It's a word and it's a plant. To the majority of us, the word "pansy" calls to mind tiny little flowers with happy faces. To others, it's a slang term, and not necessarily one you want to use to describe a friend. How the two became synonymous may be a mystery, but to many, the definition of a pansy is a familiar flower in springtime gardens.
Webster's Definition of Pansy
According to Merriam-Webster's dictionary, the word "pansy" has its roots in the Latin word, pensare which means to ponder, and is "a garden plant (Viola wittrockiana) chiefly derived from the hybridization of the European Johnny-jump-up (Viola tricolor) with other wild violets."
Origins of the Pansy
The pansy is a relative of the viola, a similar-looking flower that prefers shade as opposed to the pansy's preference for more sunlight. The pansy is believed to hail originally from France and, according to Free Dictionary.com, its name also has it origins in the old French word "pensee," which means remembrance or thought and which is also derived from the Latin word, pensare. In the early 1800s, the English began to actively cultivate the wild pansy, and Free Dictionary.com references the Middle English word "pancy" as yet another possible origin for the flower's name.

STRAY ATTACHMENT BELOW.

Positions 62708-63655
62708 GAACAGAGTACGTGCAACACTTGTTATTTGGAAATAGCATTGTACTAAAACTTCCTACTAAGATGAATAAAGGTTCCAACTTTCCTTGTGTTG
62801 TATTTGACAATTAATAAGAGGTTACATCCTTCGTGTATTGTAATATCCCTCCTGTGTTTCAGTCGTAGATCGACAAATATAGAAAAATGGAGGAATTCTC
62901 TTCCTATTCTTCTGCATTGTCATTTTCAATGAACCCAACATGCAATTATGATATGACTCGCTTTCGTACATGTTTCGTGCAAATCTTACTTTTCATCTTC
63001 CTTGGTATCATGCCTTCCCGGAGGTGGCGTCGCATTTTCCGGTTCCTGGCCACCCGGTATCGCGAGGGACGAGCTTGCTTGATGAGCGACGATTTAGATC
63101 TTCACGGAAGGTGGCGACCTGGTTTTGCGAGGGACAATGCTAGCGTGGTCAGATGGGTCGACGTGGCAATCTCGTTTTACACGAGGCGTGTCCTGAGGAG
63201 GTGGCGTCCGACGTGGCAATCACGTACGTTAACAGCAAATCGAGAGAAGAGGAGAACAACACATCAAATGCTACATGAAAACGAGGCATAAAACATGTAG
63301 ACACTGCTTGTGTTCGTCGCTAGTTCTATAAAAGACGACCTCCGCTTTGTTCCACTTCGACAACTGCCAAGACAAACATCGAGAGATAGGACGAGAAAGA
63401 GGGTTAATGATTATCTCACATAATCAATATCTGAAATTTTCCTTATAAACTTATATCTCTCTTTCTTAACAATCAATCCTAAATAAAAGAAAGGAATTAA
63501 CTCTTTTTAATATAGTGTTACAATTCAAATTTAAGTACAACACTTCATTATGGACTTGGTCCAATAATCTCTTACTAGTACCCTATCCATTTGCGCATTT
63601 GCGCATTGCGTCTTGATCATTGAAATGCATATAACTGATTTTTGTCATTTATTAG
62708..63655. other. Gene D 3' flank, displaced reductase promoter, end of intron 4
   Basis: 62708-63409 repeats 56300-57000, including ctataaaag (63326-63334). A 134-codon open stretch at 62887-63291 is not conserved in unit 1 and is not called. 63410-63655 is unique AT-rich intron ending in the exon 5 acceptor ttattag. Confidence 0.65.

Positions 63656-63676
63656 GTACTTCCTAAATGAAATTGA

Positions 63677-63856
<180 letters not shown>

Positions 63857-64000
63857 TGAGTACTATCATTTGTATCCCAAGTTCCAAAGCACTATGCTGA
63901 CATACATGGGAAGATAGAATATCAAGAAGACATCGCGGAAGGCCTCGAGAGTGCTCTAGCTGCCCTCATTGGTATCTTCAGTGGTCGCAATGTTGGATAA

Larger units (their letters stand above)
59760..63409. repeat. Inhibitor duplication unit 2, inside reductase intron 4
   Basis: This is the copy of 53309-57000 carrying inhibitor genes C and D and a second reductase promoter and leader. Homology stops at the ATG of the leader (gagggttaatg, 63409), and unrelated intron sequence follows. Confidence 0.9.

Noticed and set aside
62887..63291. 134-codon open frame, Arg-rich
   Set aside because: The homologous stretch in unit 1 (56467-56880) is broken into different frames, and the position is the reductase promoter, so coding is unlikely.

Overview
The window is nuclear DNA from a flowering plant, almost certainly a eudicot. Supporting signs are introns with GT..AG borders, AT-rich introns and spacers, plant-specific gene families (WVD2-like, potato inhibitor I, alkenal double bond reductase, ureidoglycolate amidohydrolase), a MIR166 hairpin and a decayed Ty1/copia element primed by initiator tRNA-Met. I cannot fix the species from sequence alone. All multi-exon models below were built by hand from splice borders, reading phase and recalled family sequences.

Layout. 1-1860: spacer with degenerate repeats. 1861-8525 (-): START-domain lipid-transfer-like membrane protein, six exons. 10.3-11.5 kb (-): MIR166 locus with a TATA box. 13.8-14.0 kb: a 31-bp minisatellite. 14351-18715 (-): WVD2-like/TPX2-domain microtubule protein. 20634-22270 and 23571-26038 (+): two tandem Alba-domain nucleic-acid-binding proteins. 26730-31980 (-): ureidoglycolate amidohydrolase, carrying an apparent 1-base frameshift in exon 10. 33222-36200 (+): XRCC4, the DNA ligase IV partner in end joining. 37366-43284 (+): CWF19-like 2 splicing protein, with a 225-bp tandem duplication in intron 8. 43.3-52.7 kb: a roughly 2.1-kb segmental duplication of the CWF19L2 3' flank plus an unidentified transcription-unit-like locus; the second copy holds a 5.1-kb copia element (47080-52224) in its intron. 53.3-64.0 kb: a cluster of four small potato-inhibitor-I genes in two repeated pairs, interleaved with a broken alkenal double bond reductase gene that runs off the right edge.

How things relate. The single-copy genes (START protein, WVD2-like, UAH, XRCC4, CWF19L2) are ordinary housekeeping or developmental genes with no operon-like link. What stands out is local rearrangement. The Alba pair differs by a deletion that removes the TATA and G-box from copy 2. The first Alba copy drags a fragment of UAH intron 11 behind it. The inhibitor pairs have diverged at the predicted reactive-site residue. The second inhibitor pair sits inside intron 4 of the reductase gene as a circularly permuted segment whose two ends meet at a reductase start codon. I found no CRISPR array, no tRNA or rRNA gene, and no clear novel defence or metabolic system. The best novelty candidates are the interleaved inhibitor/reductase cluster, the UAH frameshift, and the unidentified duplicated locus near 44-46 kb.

Pansy as a Color
A less widely known definition is the use of pansy to describe a color, namely "a deep to strong violet," according to Free Dicitionary.com
Pansy as a Person
Free Dictionary.com states that the word "pansy" has also come to be a derisive term for a childish, timid or unassertive person, possibly a result of the plant's diminutive nature and the delicacy of the flowers.
Mike Easley, then governor of North Carolina, used the word "pansy" when endorsing Hillary Clinton for president in 2008, stating that, "I love nothing more than a powerful woman . . . [she] . . . makes Rocky Balboa look like a pansy."